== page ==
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  • Mohammad Abdullah

Five Tips to Deal with Public Speaking Anxiety

Updated: Mar 8, 2019



According to many researchers, public speaking is the number one fear in America! The fear of death is ranked number two. YES, we seem more afraid of public speaking than we are afraid of death, spiders or heights.


We feel exposed in front of an audience and we think people are going to reject us or judge everything we say and do.

Now, the good news is that we can reduce our public speaking anxiety (Glossophobia) and increase our confidence by avoiding some habits, while following some helpful tips.


The following are five tips to reducing public speaking nervousness and anxiety:



Don’t Seek Perfection

None of us are perfect. We all know that, yet when it comes to public speaking, some of us tend to highlight and maximize every little mistake we make. We focus on our imperfections, while ignoring all good things that we have done.


The thing is even the best speakers make many mistakes, but when they do, they just keep going smoothly.

Remember, the audience will never notice most of your mistakes, unless you forgot your speech completely or you confess them.



Being Nervous Is Ok

I noticed that if I felt completely fearless before a presentation or speech, I will not perform as well as if I had felt nervous, because simply I turn my nervousness into excitement and energy.



The audience wants you to succeed.

Time is valuable and the audience isn’t there to watch you fail, as that would be waste of their time.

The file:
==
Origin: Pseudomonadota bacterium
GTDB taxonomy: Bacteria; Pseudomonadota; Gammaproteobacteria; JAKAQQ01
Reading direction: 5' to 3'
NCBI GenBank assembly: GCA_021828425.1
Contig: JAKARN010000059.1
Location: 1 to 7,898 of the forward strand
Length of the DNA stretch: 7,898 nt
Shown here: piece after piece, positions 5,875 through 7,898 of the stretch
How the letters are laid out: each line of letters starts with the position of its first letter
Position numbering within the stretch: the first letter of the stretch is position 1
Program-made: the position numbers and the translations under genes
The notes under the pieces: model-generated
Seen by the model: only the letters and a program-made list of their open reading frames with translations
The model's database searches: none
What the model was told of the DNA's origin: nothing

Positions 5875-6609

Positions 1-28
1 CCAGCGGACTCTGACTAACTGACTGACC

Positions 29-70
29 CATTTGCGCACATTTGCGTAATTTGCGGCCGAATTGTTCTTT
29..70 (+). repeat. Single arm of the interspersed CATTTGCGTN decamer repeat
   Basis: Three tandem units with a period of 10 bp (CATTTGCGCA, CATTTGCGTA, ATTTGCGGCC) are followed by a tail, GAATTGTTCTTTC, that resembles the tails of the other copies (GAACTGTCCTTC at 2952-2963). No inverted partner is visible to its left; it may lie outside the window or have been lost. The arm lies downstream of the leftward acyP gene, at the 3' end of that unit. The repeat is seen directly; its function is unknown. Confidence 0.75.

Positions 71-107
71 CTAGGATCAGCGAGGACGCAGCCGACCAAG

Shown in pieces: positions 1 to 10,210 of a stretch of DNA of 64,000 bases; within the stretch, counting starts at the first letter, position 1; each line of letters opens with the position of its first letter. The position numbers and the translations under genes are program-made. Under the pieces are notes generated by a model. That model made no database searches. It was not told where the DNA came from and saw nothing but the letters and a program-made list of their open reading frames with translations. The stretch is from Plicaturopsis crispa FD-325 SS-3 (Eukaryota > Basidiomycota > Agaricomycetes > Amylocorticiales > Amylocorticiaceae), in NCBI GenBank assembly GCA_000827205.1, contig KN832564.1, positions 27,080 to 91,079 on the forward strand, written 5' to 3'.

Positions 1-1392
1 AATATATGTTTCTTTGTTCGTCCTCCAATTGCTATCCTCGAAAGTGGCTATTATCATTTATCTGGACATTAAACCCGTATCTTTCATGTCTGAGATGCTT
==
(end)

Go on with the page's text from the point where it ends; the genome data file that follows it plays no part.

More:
Another thing, remember to tell yourself that “I am presenting to an audience that is here to learn from my experience and knowledge”. This will help you a lot.



Memorize Every Word Is Not Good

There’s no need to memorize every word of any speech. Attempting to do so will simply increase stress and anxiety in case you forgot some lines OR the sequence of the words you’re trying to memorize goes wrong.

Remember to be well prepared and enjoy the experience with the audience.



Speak, Don’t Read

There’s a big difference between reading and speaking. Speaking is creating an impact with your content and character, so that not only is your message understood, but also your professional presence and image rises.

Remember to set a road map and to speak from your heart.


At the end, I want you to be passionate, well prepared and Just be YOU, because YOU are awesome, and remember that public speaking is simply a skill that you can gain and become better at with practice and repetition.

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